Donuts, genocide, and the American dream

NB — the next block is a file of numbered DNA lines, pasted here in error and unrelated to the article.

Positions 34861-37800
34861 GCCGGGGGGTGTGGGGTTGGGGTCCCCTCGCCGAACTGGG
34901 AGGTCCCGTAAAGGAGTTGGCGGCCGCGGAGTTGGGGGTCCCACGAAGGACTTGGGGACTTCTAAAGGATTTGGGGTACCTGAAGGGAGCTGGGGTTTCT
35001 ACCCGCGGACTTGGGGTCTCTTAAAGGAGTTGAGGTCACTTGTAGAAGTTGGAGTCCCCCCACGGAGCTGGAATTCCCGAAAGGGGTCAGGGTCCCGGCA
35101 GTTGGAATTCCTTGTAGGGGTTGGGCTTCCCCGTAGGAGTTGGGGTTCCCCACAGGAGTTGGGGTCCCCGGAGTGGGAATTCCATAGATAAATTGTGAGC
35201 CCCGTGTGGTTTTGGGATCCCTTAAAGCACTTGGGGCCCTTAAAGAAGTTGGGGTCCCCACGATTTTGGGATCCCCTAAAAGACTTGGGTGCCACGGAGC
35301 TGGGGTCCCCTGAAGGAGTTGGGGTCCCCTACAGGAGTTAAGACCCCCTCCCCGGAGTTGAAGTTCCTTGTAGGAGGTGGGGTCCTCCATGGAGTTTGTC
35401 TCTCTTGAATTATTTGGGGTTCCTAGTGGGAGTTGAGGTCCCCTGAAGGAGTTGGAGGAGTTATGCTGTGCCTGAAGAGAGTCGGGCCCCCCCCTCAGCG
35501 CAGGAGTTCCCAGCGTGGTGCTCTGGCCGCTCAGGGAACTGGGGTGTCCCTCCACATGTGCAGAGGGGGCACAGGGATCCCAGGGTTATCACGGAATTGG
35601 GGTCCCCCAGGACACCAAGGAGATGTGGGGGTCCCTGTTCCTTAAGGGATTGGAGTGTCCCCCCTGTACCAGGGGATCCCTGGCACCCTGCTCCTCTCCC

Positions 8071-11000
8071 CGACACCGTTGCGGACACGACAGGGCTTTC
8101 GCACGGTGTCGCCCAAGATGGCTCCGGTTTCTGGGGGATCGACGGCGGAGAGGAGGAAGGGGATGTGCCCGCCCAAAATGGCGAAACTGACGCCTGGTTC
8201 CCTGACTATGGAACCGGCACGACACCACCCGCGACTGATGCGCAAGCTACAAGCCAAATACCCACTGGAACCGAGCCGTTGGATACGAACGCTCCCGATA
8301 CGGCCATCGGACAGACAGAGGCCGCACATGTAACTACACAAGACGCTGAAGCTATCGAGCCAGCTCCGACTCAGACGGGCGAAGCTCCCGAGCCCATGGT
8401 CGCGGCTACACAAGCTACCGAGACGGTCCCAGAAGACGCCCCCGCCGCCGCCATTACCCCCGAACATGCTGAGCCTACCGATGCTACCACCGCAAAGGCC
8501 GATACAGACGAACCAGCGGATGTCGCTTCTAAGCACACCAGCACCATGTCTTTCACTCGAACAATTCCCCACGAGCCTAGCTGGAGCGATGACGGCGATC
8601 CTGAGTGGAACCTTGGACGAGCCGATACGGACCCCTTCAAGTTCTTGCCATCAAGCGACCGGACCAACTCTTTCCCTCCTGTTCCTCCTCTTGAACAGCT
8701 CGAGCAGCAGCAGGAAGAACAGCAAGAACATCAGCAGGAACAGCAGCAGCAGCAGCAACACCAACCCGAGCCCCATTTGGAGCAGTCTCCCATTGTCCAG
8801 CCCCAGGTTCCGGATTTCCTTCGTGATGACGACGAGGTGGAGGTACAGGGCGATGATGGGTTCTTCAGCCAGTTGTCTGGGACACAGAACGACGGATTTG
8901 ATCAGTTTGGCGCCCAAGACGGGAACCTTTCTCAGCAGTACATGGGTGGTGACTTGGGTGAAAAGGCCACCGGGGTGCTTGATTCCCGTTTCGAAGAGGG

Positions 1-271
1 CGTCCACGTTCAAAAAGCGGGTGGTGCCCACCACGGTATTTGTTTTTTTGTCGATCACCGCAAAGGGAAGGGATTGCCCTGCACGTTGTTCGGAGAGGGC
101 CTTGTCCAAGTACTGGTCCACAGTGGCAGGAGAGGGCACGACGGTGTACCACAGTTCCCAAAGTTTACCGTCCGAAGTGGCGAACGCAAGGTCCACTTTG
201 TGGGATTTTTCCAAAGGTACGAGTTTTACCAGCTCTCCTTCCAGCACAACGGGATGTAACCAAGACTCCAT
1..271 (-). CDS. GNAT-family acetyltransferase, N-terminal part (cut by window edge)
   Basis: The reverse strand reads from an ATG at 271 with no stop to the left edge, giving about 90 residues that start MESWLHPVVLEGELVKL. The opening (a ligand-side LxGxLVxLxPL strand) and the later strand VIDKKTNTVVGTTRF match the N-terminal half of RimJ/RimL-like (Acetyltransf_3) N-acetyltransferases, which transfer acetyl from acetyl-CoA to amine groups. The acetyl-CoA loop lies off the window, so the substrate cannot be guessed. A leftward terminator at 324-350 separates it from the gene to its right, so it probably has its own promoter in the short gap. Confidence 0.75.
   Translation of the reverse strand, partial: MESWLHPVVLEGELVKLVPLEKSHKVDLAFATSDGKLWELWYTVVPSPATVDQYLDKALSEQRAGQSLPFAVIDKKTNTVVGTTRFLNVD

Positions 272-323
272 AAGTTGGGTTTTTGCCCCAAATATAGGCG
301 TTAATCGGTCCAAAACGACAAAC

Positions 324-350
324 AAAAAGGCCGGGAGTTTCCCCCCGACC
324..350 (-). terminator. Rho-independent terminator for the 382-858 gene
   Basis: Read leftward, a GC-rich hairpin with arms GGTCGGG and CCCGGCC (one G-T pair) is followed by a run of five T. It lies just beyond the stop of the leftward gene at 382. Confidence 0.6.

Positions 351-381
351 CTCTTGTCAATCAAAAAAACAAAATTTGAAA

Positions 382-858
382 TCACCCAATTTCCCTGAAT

Most visitors to Los Angeles and the west coast are struck by the number of donut shops, but few know that the vast majority of local donut shops are owned by Cambodian refugees who fled the killing fields of Pol Pot's Khmer Rouge. This is also the case in many other parts of the west. Through an interesting set of circumstances, Cambodian families got a foothold in the market, then helped other families through traditional loan systems and sharing of knowledge so they could earn their own piece of the American dream. These are people who have experienced unspeakable atrocities in their immediate families, and bust their asses (often 364+ days a year) to make a better life for their children in North America. So go enjoy a decadent donut sometime soon, and be extra friendly to the remarkable people who make these deceptively quotidian treats. The best documentary on the subject is Cambodian Doughnut Dreams , although the hygiene-averse dude in The Darkside of Donuts teaser trailer best articulates my own relationship with that quintessential American delight. [Video link]

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